Vitamin C is an antioxidant and powerhouse ingredient. It's another one where, if you can use it, you really should! Why? Because Vitamin C (sometimes called ascorbic acid) decreases skin water lossIt increases collagen formation in your skin, lightens dark spots, and improves inflammation. Studies have shown that, after 6 months of use, there's a significant increase in skin density and a decrease in deep wrinkles. There's also evidence of elastic tissue repair. In each study, vitamin C was well tolerated. But vitamin C doesn't mix well with several ingredients.

Don't mix Vitamin C with acids like AHAs, BHAs, glycolic acid, and salicylic acid. You see, vitamin C formulations with a pH (a measure of how acidic or alkaline a product is) greater than 3.5 are not able to penetrate skin. Acids like salicylic acid and glycolic acid both change the pH of any ingredients mixed with them. So your vitamin C won't have the opportunity to improve your skin because those acids raise its pH. That's not to say that when these ingredients are mixed by the manufacturer they won't work - because they will. Products like SkinCeuticals C + AHA are formulated so the 2 ingredients work together. But the manufacturer is doing the mixing and is testing to make sure the product works. When you're applying them yourself, separating these ingredients should give you a better result.

“Vitamin C is a very temperamental ingredient that requires an acidic pH to remain stable and can easily become inactivated.”  - Dr. Joshua Zeichner

Instead, apply your vitamin C serum in the morning and your AHAs and BHAs before bed.

Don't mix Vitamin C with retinoids. Remember how I talked about the pH of vitamin C earlier? It needs to be at a pH of 3.5 (acidic) or lower to penetrate your skin. But retinoids need to be closer to neutral (5.0 - 6.0) or slightly higher. (Your retinoid will still work in an acidic pH, but not as well.) When you mix the 2, the numbers don't work. That said, there are skincare products that do combine the 2 ingredients. They usually contain a "micronized" or "encapsulated" form of retinoid that slowly releases the retinoid over time. The theory is that the acidic vitamin C will be delivered first, allowing your skin time to return to its natural pH of about 4.7. Then your retinoid can step in and work its magic - without interference from your meddling vitamin C.

Instead, try applying your vitamin C in the morning and a retinoid at night.

DO MIX vitamin C with vitamin E.

“Vitamin A helps to smooth lines and wrinkles while increasing moisture and elasticity. Vitamin C minimizes imperfections in the skin including uneven skin tone, hyperpigmentation, and can reduce the appearance of acne scars. Vitamin E defends against and disables free radicals made by the body. Note that vitamin C and vitamin E are both important to apply topically everyday in your cocktail. Not only are they synergistic, but Vitamin C is water-soluble, while vitamin E is lipid-soluble. Together, they penetrate into the different phases of the skin and neutralize free radicals in their path.”  - Dr. Dennis Gross, dermatologist and dermatologic surgeon in New York City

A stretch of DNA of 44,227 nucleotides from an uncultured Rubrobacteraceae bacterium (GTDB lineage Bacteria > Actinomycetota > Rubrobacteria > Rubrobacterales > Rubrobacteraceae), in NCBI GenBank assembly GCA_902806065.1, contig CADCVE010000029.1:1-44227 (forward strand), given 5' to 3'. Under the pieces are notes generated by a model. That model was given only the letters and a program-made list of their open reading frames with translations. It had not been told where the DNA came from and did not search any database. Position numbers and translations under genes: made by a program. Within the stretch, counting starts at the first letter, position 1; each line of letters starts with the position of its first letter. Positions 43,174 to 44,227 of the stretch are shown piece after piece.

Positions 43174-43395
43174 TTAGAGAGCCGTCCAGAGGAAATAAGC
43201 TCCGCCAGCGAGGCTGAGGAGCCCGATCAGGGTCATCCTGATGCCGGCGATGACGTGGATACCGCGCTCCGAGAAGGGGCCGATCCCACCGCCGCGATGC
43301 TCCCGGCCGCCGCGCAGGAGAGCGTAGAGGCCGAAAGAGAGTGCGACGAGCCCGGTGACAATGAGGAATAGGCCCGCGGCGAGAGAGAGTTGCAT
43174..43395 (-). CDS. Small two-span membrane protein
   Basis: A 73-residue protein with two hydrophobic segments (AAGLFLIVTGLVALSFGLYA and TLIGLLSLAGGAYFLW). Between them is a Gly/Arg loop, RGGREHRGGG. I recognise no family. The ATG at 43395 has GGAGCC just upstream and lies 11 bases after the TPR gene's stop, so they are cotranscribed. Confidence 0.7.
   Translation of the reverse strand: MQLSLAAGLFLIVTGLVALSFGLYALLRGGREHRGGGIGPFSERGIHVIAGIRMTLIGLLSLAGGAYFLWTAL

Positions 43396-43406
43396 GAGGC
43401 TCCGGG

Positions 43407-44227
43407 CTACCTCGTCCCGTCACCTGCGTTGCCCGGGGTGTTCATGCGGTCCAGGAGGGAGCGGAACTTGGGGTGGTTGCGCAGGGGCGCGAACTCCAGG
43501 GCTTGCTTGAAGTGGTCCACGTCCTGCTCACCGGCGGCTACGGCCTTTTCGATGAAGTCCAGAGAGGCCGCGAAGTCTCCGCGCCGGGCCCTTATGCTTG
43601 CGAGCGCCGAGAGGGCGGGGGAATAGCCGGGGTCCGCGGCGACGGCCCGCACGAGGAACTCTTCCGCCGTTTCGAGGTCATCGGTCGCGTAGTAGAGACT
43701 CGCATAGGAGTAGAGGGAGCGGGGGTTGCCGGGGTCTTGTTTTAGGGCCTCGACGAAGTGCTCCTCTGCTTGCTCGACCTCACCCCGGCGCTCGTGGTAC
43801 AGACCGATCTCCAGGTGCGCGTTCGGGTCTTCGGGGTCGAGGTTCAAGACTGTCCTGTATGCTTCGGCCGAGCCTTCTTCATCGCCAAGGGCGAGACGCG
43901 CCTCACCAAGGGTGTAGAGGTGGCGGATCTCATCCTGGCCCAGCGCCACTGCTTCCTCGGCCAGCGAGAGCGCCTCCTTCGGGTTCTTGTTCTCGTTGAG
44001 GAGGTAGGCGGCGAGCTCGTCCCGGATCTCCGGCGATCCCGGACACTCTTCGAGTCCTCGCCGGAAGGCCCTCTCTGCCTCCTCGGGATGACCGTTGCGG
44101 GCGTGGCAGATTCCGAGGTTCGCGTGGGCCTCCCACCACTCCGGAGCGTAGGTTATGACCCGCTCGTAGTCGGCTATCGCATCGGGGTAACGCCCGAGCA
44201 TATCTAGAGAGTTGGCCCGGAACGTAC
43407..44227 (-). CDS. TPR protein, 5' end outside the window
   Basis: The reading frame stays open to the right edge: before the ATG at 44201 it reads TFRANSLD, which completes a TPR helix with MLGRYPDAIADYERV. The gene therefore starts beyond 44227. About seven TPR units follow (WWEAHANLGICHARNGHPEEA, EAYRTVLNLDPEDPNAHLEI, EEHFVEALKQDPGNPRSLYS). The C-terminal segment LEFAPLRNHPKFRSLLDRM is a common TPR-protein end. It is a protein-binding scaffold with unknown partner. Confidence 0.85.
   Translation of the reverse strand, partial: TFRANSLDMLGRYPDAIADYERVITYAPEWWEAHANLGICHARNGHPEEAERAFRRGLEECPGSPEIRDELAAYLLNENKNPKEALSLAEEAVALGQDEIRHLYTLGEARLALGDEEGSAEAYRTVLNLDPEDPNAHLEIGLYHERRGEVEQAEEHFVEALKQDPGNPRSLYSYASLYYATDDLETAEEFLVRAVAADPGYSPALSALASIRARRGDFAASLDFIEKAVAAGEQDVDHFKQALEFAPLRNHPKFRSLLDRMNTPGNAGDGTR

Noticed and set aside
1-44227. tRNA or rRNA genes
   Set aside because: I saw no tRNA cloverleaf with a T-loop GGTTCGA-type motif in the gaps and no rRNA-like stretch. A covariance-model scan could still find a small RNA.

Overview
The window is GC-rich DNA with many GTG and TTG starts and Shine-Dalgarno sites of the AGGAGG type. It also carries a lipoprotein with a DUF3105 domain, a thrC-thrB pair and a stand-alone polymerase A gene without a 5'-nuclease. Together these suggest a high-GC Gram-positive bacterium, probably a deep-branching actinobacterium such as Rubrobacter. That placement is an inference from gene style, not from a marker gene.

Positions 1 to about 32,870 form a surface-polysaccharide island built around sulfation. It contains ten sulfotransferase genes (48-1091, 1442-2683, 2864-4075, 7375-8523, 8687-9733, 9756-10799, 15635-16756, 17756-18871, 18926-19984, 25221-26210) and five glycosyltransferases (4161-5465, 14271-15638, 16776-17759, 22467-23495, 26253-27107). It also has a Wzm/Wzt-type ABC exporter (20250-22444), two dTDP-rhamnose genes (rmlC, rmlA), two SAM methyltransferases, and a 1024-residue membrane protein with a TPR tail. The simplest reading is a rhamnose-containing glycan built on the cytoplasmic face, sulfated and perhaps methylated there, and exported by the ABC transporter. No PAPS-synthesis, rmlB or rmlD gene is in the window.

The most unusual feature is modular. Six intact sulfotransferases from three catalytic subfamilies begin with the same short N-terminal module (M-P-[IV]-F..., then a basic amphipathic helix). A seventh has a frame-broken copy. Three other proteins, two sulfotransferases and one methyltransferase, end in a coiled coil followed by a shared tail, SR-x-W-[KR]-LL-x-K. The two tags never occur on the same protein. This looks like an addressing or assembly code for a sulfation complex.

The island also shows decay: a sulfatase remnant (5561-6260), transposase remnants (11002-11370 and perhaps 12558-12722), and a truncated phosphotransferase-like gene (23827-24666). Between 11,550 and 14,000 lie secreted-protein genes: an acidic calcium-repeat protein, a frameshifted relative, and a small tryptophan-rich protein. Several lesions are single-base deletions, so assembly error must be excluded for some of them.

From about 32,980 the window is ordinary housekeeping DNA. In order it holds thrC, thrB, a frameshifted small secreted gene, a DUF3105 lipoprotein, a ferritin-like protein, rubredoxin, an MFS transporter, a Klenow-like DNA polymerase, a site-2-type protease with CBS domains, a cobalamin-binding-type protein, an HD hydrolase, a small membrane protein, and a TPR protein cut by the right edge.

Try SkinCeuticals C E Ferulic. It's the serum that put SkinCeuticals on the map.

DO MIX vitamin C & sunscreen.

“Sunscreens block UV light from penetrating into the skin, and antioxidants are the safety net that put out the fires from anything that passed through.”  - Dr. Karyn Grossman, Dermatologist in Santa Monica

3. BENZOYL PEROXIDE

Benzoyl Peroxide is used to treat acne. It works by limiting bacteria growth without causing bacterial resistance (when the bacteria become enough to defeat the drugs designed to kill them). It may also decrease inflammation.

Don't mix benzoyl peroxide with retinoids. As mentioned above, both are very strong ingredients. And when used together, it's the perfect recipe for dry, flaky, peeling skin.

Some doctors don't recommend layering benzoyl peroxide with a topical retinoid (like retinol) - especially tretinoin (the prescription retinoid). This is because there are a few studies that suggest that when layering the 2 together, benzoyl peroxide causes degradation of the retinoid molecules. Newer studies have shown that this might not happen with all formulations of tretinoin.

Instead of layering benzoyl peroxide and retinoids, use them separately. Apply benzoyl peroxide in the morning and your retinoid in the evening. By separating the 2, you'll get less dry, peeling skin. You'll also know for sure that your retinoid isn't being degraded by your benzoyl peroxide. Epiduo (adapalene 0.1% / 2.5% benzoyl peroxide) Gel and Epiduo Forte (adapalene 0.3% / 2.5% benzoyl peroxide) Gel are available by prescription. They treat acne by combining adapalene, a retinoid, and benzoyl peroxide in one cream that works really well.

DO MIX Benzoyl Peroxide & Moisturizer. Apply moisturizer before spot-treating with benzoyl peroxide.